action :create
end

and to delete the exampleco website, do the following:

exampleco_site 'httpd' do
  action :delete
end

resource_name

By default, the custom resource name is inferred from the name of the cookbook and the name of the resource file, separated by an underscore(_). For example, a cookbook named website and a custom resource file named httpd is used in a recipe with website_httpd.

Use the resource_name method at the top of a custom resource to declare a custom name for that resource. For example:

resource_name :name

where :name declares the resource name as it may be used in a recipe.

For example, the httpd.rb file in the website cookbook could be assigned a custom resource name like this:

resource_name :httpd

property :homepage, String, default: '<h1>Hello world!</h1>'

load_current_value do
  if ::File.exist?('/var/www/html/index.html')
    homepage IO.read('/var/www/html/index.html')
  end
end

action :create do
  package 'httpd'

  service 'httpd' do
    action [:enable, :start]
  end

  file '/var/www/html/index.html' do
    content homepage
  end
end

and is then usable in a recipe like this:

httpd 'build website' do
  homepage '<h1>Welcome to the Example Co. website!</h1>'
  action :create
end

Scenario: website Resource

Create a resource that configures Apache httpd for Red Hat Enterprise Linux 7 and CentOS 7.

This scenario covers the following:

  1. Defining a cookbook named website
  2. Defining two properties
  3. Defining an action
  4. For the action, defining the steps to configure the system using resources that are built into Chef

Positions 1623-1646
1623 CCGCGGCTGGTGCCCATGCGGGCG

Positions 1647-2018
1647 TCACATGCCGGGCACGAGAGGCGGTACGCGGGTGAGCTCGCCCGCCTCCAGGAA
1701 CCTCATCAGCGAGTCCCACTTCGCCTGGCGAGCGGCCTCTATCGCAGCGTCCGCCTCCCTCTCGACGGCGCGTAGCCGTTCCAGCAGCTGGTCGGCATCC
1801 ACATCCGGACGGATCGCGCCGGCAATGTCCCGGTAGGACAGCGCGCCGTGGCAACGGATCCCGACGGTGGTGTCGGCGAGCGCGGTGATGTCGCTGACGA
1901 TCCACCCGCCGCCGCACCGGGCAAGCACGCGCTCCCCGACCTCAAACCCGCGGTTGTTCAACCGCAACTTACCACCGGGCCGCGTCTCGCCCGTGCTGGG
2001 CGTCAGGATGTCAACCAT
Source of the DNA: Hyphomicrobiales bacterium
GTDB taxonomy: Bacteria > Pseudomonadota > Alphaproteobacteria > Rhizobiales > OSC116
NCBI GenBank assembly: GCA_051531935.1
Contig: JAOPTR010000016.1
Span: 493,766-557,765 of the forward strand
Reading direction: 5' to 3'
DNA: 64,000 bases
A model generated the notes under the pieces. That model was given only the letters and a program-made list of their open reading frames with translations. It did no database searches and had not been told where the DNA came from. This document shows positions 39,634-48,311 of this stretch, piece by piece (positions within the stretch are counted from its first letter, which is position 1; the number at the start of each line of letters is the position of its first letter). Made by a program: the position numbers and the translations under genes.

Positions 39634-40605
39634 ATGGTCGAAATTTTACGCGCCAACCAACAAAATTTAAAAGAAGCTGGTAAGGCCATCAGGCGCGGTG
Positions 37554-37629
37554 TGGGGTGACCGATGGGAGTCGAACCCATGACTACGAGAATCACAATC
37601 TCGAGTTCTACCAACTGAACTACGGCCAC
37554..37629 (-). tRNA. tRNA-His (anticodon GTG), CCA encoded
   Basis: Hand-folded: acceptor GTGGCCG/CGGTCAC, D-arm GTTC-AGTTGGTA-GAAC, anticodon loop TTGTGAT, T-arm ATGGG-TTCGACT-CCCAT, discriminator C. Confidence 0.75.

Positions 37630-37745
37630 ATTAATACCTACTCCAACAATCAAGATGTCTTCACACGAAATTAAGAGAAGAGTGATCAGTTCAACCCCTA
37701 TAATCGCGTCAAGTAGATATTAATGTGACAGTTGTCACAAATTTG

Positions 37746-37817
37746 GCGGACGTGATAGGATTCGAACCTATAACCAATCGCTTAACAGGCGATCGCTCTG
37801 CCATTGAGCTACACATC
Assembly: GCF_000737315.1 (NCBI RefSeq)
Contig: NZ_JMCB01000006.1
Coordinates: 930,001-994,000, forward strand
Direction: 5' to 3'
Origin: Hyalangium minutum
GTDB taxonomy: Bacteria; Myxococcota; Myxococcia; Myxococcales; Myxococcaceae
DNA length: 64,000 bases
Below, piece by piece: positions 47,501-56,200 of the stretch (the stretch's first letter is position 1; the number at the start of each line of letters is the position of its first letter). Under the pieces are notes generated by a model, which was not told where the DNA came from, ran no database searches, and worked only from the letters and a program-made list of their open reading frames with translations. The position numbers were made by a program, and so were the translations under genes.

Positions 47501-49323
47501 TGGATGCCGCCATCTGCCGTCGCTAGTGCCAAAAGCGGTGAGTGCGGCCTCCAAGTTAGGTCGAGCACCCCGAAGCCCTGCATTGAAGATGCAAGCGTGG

5. Creating two templates that support the custom resource
  6. Adding the resource to a recipe

Note

Read this scenario as an HTML presentation at https://docs.chef.io/decks/custom_resources.html.

Create a Cookbook

This article assumes that a cookbook directory named website exists in a chef-repo with (at least) the following directories:

/website
  /recipes
  /resources
  /templates

You may use a cookbook that already exists or you may create a new cookbook.

See https://docs.chef.io/ctl_chef.html for more information about how to use the chef command-line tool that is packaged with the Chef development kit to build the chef-repo, plus related cookbook sub-directories.

Objectives

Define a custom resource!

A custom resource typically contains:

  • A list of defined custom properties (property values are specified in recipes)
  • At least one action (actions tell the chef-client what to do)
  • For each action, use a collection of resources that are built into Chef to define the steps required to complete the action

What is needed?

This custom resource requires:

  • Two template files
  • Two properties
  • An action that defines all of the steps necessary to create the website

Define Properties

Custom properties are defined in the resource. This custom resource needs two:

  • instance_name
  • port

These properties are defined as variables in the httpd.conf.erb file. A template block in recipes will tell the chef-client how to apply these variables.

In the custom resource, add the following custom properties:

property :instance_name, String, name_property: true
property :port, Fixnum, required: true

where